Home and Away
UP The test of any good soap is if you can return out of the blue and almost
immediately be drawn into the story, even if you haven't the foggiest what has
I hadn't visited Summer Bay for a while. Then I heard the Wallabies, always
determined travellers, were putting in an appearance in tonight's episode and
this sounded happy enough and so it proves. But that is just promotional; what
counts are the ongoing storylines.
Ashley's drug addiction and the efforts of her friends to help her is a good
example and Dani's decision to do something about the wider problem and
organise a drugs forum may sound a little preachy but it is providing this
veteran soap with useful twists.
Never afraid to tackle personal disaster with the potential to end it in
gloom, Home and Away ensures guest characters such as Ashley (Zoe Ella) have a
dreadful time of it.
But not Dani (Tammin Sursok). She's a go-getter and she has been relying on
Alf good old Alf (Ray Meagher) to live up to a boastful promise and get some
Wallabies along for the party.
Except Alf doesn't have such contacts and is wriggling out of his
embarrassment (which is an in-joke, because actor Meagher is a rugby man and is
friends with the players).
Of course, this will be settled at the last moment, but as you settle back
to enjoy the spectacle of Summer Bay going ga-ga over George Smith, Nathan Grey,
Ben Darwin, Phil Waugh and skipper George Gregan signing autographs and playing
touch football, it's time to consider what is up with Jim (Shane Porteous), who
has come back from retirement to teach. So what is the story between him and
Irene and why is that sourpuss Nick (Chris Egan) so upset? It may be only slight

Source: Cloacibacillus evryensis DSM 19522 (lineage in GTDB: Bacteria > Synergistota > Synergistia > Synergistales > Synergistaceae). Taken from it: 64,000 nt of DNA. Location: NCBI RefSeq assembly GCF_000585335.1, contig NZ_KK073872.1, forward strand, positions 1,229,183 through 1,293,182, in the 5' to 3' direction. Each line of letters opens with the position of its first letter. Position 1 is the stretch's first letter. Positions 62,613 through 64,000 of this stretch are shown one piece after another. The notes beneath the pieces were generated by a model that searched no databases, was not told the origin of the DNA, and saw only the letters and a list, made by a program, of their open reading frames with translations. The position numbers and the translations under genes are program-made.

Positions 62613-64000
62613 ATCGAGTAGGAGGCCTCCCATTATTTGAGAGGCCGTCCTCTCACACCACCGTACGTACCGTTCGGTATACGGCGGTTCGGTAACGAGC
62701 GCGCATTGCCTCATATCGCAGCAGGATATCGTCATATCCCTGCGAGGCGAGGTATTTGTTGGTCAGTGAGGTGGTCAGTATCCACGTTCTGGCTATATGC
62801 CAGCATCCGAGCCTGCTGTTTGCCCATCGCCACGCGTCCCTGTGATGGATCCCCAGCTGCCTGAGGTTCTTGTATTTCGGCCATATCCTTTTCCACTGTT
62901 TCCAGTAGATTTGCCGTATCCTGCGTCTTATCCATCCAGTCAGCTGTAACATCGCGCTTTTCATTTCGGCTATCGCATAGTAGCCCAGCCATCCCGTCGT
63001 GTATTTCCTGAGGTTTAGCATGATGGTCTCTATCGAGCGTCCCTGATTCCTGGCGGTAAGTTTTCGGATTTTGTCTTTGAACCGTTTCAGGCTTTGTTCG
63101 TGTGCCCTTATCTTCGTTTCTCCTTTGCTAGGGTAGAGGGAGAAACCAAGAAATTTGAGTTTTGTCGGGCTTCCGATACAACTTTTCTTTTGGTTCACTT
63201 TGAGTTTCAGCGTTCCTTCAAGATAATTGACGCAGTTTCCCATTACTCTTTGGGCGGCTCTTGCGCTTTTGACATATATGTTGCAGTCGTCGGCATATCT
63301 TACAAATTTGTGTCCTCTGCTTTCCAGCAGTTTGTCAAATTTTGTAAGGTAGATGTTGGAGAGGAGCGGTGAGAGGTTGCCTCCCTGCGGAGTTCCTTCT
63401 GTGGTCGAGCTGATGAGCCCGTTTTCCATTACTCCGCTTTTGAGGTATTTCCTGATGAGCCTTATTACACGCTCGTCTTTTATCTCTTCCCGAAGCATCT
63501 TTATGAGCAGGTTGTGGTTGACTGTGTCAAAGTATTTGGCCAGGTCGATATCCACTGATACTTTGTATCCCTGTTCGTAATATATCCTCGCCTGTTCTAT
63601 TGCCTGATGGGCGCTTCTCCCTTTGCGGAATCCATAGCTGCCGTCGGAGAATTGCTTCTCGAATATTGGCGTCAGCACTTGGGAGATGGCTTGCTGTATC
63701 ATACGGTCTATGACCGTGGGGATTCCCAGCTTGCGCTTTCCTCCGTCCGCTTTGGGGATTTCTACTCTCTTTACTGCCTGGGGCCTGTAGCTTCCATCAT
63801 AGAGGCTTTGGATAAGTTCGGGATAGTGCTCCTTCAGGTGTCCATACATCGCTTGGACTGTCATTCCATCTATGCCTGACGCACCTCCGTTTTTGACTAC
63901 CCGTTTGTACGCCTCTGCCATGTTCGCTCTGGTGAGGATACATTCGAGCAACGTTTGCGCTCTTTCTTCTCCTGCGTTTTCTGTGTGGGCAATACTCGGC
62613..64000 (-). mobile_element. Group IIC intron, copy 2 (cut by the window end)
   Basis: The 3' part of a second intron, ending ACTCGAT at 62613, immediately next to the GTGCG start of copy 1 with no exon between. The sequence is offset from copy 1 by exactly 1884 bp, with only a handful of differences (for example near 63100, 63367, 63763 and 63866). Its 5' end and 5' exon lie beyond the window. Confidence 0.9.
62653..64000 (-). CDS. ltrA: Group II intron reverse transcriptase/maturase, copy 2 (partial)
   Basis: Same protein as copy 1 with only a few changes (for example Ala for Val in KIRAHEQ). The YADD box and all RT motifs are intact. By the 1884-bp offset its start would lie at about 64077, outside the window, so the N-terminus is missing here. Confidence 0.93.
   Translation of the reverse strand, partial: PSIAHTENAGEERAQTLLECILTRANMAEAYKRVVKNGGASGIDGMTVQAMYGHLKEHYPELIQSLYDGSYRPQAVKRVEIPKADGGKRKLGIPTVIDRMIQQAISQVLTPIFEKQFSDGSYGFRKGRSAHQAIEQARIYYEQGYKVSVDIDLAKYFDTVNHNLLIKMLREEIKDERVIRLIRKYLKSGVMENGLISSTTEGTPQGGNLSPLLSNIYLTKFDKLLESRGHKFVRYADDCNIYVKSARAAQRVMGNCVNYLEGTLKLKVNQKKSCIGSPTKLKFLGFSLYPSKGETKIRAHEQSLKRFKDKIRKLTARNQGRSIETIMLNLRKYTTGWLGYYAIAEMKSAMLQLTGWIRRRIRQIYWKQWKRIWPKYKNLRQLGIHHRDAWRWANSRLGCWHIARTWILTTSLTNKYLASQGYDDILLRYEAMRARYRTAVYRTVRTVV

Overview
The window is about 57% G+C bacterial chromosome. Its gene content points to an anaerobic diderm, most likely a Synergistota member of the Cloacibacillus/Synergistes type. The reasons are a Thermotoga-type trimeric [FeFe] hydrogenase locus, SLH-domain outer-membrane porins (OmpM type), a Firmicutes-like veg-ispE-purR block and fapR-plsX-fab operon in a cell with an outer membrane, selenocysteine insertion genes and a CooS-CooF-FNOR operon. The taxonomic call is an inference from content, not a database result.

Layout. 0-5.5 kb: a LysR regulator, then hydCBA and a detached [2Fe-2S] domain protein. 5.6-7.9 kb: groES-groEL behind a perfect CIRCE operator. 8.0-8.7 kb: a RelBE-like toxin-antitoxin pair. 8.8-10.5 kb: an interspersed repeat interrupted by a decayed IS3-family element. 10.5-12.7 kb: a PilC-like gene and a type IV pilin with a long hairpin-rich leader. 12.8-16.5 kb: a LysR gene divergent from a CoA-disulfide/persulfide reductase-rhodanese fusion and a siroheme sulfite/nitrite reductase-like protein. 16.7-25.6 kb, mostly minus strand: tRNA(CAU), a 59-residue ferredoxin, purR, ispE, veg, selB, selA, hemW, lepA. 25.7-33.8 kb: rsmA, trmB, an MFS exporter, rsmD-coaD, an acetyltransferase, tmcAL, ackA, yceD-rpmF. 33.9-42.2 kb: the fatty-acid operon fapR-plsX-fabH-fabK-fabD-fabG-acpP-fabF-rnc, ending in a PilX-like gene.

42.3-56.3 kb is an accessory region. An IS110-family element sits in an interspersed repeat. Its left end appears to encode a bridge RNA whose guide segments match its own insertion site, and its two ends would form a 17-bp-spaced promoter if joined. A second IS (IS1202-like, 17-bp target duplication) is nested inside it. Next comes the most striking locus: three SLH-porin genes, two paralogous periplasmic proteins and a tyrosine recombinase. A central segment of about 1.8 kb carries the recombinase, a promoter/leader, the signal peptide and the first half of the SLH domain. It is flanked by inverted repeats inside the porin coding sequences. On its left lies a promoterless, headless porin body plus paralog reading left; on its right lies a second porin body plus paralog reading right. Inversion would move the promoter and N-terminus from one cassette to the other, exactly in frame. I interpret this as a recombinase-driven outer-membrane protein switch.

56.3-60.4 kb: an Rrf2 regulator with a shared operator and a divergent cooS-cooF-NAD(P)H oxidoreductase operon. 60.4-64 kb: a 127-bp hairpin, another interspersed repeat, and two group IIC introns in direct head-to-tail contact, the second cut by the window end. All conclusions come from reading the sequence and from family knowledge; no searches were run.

drama but it looks good and has moments of intrigue, and it's great to see
Porteous (A Country Practice) back in harness and stirring the possum.
The Lone Gunmen
DOWN Defending the defenceless by means of mysterious do-good agencies with
high-tech resources and low-cut blouses (those guards are so gullible) is an old
This episode of Chris Carter's The Lone Gunmen would fall into the same old
baloney trap were it not for an eye-catching opening sequence which has one
Elvis Presley shooting another until the victim expires. If this is the
confirmation you have long been seeking, I must warn you at least one of these
Elvises is a fake. The scene, a cruise ship somewhere in the Pacific, is so
phoney it looks more like a fish tank in Vancouver.
Our Street: Phillip Street
UP Clues on the preview tapes suggest Jenny Brockie's thoughtful series
about ordinary people living their own lives was made some time ago, assembled
in February last year, put on hold and then slapped with a 2001 copyright line
to make it look more recent.
Why the delay? Brockie's excursion into Phillip Street in Darwin's Fanny Bay
district is an absolutely delightful piece that deserved prompt screening.
Phillip Street was built as an aircraft taxiing area during the war, with
the main runway adjoining. Some of the houses that sprang up afterwards
withstood the great Christmas cyclone of '74 and have attracted as fine a crop
of diverse residents as one could find.
You are in for several surprises, none more so than Edgar the Latvian loner
who collects things anything and lives contentedly on his own in gruesome
conditions that to him are most precious. Please watch. It's gorgeous, though
the bulldozers make it rather sad.